Where are the chicks? - Page 5

A half dozen California quail -- all males -- are all that remain in the once-teeming Presidio. What does the plight of the official state bird say about wildlife management in San Francisco?

"As far as the National Park Service goes, they've got to have a study," Clark says. "And the study has to be done by qualified academics. That's the way the system works."

This past year's Presidio biological monitor, Chris Perry, describes himself as "not really a birder," even though "99.5 percent of my job was monitoring quail." Perry has a master's degree, and the bulk of his career has been spent doing a variety of environmental work. "It doesn't require someone to be a birder to be a good ecologist."

Perry agrees with the locals on one contentious issue: efforts to reintroduce quail into the Presidio are long overdue. Hopkins says he hoped for reintroduction years ago, but politics invaded.

"They hemmed and hawed about it. It costs money," he says. One of the problems with reintroduction, he adds, is that you can't just "open the cage and let them loose." Quail are social birds, and like any new kid in town, the birds are more likely to succeed if there are some old-timers around who know the local ropes.

That may be a problem for the other primary habitat-restoration area in the city, Harding Park, where no quail have been spotted.

"We'd like to do reintroduction a few years from now," says Murray of Golden Gate Audubon, which for the past three years has been working to establish a habitat there. "If we do it — invest the resources and time — we want it to work."

In the past year the group has decided to ramp up the effort, hiring a part-time volunteer coordinator, Bill Murphy, to oversee the planting of lupine and coffee berry and the weeding out of English ivy and ice plant.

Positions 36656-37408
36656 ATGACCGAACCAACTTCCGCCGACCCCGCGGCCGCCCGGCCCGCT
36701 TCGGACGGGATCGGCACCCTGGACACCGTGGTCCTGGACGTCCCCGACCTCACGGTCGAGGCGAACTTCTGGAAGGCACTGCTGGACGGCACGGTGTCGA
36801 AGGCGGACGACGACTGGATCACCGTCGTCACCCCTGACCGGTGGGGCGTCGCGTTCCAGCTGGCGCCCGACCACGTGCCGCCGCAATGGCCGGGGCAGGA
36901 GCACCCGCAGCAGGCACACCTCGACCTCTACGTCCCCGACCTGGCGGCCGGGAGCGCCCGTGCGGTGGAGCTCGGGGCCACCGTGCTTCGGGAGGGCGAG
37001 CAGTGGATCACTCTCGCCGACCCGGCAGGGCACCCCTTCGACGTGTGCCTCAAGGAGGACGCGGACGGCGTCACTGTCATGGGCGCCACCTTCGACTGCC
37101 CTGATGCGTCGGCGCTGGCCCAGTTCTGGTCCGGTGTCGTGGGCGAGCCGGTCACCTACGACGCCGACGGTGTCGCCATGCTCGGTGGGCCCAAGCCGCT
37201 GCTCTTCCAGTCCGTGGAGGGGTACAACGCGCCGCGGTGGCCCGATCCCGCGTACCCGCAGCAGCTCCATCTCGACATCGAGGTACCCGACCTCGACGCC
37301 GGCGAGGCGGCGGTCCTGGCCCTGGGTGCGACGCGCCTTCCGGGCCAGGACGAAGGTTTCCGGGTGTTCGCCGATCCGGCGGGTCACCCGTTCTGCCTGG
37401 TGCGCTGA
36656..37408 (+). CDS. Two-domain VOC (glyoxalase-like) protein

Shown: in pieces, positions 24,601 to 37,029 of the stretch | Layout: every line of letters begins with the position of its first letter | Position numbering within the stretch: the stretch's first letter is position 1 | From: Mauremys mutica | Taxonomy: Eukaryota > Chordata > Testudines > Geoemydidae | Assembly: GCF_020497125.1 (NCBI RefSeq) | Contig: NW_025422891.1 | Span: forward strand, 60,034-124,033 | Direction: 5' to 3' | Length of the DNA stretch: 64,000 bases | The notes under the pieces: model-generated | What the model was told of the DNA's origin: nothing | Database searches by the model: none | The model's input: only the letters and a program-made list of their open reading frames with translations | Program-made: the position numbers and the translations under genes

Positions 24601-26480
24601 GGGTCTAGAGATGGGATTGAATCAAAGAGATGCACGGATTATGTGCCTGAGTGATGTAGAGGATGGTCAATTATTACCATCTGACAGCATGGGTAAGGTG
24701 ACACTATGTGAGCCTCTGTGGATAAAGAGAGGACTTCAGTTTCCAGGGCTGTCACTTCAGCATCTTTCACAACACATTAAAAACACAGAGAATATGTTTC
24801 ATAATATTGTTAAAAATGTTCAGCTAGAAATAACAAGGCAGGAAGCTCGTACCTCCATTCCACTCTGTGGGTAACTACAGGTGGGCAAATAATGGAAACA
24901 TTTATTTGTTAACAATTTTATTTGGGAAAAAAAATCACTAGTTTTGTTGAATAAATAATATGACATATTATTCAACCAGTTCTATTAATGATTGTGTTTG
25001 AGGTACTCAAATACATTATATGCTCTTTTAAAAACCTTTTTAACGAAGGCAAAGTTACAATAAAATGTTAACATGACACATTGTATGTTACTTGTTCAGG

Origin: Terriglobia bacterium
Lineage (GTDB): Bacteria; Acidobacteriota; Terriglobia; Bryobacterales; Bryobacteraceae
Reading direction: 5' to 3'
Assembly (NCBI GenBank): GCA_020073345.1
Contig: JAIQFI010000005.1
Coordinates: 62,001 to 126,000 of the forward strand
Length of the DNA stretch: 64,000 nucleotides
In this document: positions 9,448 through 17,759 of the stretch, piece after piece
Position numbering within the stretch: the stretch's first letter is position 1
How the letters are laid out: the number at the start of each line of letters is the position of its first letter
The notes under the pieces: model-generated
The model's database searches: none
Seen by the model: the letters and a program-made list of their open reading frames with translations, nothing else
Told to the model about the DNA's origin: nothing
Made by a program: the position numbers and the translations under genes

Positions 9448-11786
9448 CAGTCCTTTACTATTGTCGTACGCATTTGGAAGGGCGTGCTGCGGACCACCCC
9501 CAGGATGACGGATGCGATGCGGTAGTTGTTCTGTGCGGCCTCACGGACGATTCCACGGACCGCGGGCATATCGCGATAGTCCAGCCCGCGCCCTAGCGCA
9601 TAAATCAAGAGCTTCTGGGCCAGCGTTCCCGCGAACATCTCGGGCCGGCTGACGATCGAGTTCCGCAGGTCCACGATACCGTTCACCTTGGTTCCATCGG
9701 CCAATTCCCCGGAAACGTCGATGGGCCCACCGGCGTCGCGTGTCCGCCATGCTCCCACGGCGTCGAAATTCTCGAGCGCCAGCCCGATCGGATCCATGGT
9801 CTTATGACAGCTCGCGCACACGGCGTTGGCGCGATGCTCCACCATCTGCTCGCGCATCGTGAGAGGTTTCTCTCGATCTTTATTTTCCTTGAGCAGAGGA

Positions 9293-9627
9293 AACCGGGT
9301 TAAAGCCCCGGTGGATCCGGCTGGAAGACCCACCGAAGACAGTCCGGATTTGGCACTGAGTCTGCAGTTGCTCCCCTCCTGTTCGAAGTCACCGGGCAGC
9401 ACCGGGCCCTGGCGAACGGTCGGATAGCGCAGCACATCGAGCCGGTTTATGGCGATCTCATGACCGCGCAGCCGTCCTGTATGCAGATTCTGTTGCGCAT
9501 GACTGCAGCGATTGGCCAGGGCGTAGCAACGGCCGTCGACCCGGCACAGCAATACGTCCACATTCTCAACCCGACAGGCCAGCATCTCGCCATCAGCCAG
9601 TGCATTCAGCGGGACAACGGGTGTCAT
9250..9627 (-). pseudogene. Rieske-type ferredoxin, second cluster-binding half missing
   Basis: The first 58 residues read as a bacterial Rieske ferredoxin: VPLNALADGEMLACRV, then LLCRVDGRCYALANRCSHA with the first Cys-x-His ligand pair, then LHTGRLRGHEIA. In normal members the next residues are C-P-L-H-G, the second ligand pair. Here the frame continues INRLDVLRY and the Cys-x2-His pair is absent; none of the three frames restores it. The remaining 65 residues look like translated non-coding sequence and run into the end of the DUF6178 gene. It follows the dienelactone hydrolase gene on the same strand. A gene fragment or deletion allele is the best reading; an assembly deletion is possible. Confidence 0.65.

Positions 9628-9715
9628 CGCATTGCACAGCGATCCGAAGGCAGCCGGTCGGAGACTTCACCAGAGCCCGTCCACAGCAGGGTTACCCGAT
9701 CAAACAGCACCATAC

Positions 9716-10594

The hope is that "if you build it, they will come," Murphy says of the site. But it doesn't take an expert to realize that Harding Park is far from being a perfect place for quail. Tall cypresses dominate, and the ground is thick with heavy wood chips and duff, rather than the sand quail prefer.

Brush piles have been another issue, falling into the aesthetics category. Quail experts have long advocated them as an easy way to naturally house species. If done properly, the small mountains of sticks, logs, and branches — resembling something you'd take a match to for a first-class bonfire — can have a screening effect, with openings large enough for a quail to squeeze in and take cover but too small for a pursuing cat or dog.

"At Land's End I suggested they put up brush piles, which are very beneficial, and they agreed to do it," Hopkins says. "But the landscape architect they hired is complaining because they think these brush piles are unsightly."

In addition to being unsightly, the ones that have been built are too uniform, resembling the neatly laid bare poles of a teepee. According to Clark, they are essentially ineffective.

"The brush piles in the Presidio are like skeletons," he says. "It looks like a brush pile, but it's not actually serving any purpose. They're almost analogous to the whole structure of the restoration program."


Consider the boundaries of the city: water laps the edges on three sides. San Francisco not only thinks and acts like an island — it practically is one. The parks and natural areas, separated by streets and concrete and scattered throughout one of the most densely populated cities in the country, are oases for humans as they shed the stresses of busy workdays.